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House Republican wants to know if Treasury tried to influence Standard & Poor's U.S. credit outlook

April 28, 2011 |  8:53 am

Neugebauer A key member of the House Financial Services Committee wants to know whether Treasury Secretary Timothy F. Geithner or other department officials tried to convince Standard & Poor's not to downgrade its credit outlook for the U.S.

Rep. Randy Neugebauer (R-Texas), chairman of the panel's Oversight and Investigations Subcommittee, wrote to Geithner on Wednesday asking for any documents related to S&P's report last week warning that the nation's AAA credit rating was in danger because of the huge budget deficit.

Neugebauer said his letter was spurred by a Washington Post article last week that quoted unnamed sources as saying the Obama administration privately urged S&P not to lower its credit outlook for the U.S. Because of that report, Neugebauer requested any internal memos, emails or other records related to communications between Treasury and S&P before the report was issued.

"I write to inquire about the Department's involvement in seeking to influence, alter or amend S&P's ratings outlook for the United States," Neugebauer wrote in the letter, which was first reported by the Post. "While it may be commonplace for companies and governments that solicit ratings to 'push back' when they don't agree with decisions made by credit ratings agencies, the appropriateness of the federal government protesting ratings changes is a bit more ambiguous given its regulatory and oversight roles over the agencies."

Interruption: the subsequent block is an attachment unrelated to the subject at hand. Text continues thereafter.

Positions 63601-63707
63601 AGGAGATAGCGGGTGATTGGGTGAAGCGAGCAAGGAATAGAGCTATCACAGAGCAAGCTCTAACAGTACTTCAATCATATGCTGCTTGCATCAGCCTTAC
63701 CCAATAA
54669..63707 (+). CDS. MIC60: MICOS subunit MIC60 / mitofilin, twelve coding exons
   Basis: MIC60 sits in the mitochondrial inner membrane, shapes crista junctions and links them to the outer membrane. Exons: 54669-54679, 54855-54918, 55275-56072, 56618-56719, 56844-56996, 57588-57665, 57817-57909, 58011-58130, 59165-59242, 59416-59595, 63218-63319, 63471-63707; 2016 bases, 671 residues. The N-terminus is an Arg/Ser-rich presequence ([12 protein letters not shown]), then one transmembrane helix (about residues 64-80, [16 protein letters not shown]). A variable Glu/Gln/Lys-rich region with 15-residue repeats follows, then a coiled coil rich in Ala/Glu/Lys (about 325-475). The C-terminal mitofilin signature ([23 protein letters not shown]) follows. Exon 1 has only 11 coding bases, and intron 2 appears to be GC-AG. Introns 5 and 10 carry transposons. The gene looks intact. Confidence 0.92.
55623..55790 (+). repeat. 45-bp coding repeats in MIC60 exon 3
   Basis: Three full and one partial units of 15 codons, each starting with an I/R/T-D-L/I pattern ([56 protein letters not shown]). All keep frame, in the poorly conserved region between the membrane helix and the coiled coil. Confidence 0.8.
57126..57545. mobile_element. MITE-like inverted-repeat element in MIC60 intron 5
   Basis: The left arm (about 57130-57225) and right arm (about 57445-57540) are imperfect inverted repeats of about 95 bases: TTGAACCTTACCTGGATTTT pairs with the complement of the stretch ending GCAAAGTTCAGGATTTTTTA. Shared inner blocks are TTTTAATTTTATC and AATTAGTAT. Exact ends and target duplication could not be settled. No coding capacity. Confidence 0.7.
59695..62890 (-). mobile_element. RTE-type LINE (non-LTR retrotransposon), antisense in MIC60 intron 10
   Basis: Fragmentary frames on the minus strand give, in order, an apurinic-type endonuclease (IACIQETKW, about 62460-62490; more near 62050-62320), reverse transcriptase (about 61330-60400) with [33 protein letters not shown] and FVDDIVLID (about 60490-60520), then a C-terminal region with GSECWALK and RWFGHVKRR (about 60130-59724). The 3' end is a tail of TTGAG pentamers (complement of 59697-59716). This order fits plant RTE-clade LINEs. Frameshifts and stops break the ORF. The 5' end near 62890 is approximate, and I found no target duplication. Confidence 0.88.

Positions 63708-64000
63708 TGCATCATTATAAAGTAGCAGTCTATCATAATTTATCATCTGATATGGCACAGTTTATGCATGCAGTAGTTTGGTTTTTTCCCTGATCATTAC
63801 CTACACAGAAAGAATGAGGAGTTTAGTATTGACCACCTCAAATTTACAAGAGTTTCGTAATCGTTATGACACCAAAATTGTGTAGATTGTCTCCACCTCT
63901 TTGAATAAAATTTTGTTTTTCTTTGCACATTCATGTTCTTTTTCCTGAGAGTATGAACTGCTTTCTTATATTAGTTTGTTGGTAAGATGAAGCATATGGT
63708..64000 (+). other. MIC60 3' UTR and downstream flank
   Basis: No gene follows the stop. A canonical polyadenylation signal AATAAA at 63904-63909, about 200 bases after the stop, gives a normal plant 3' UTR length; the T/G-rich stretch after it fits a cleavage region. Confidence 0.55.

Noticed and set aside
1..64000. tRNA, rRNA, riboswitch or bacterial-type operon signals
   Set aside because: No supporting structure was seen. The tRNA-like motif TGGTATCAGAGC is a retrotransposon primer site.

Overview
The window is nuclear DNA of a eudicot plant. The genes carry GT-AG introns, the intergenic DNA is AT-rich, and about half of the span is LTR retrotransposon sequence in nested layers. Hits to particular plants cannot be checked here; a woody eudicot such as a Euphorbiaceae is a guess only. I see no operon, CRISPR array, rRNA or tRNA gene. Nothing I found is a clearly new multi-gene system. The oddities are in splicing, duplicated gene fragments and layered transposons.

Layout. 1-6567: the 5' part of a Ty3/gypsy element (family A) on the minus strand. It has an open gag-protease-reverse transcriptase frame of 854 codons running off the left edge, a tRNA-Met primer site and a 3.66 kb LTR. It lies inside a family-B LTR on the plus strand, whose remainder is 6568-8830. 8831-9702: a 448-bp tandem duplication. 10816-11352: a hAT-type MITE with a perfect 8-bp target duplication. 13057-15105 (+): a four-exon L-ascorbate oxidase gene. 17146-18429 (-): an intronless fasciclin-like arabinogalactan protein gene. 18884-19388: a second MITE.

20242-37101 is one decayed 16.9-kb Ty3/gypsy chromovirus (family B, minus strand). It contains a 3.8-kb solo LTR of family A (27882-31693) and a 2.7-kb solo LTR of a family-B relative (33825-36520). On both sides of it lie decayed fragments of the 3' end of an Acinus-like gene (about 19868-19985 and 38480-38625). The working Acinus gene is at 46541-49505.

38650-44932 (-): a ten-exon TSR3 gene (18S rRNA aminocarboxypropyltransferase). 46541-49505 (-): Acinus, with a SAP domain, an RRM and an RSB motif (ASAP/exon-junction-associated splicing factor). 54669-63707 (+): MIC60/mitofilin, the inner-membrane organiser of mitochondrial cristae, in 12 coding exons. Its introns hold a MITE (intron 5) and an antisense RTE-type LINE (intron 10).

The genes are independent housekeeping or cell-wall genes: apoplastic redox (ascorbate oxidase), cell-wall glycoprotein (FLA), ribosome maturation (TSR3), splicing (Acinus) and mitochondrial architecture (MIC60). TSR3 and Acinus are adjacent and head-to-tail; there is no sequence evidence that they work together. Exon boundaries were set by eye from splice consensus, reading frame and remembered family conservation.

Treasury has until May 6 to provide the documents to the subcommittee. Treasury officials did not respond to a request for comment.

Neugebauer also complained that Geithner was not doing more to address the budget deficit and chided him for downplaying the risk that the U.S. credit rating actually would be downgraded. Following the release of the S&P report, Geithner said S&P was too pessimistic about the ability of the Obama administration and congressional Republicans to take major steps to reduce the deficit.

"I am worried that the Treasury Department under your leadership may not be sufficiently concerned with our ballooning national debt and deteriorating financial condition," Neugebauer wrote.

-- Jim Puzzanghera

Photo: Rep. Randy Neugebauer. Credit: Associated Press


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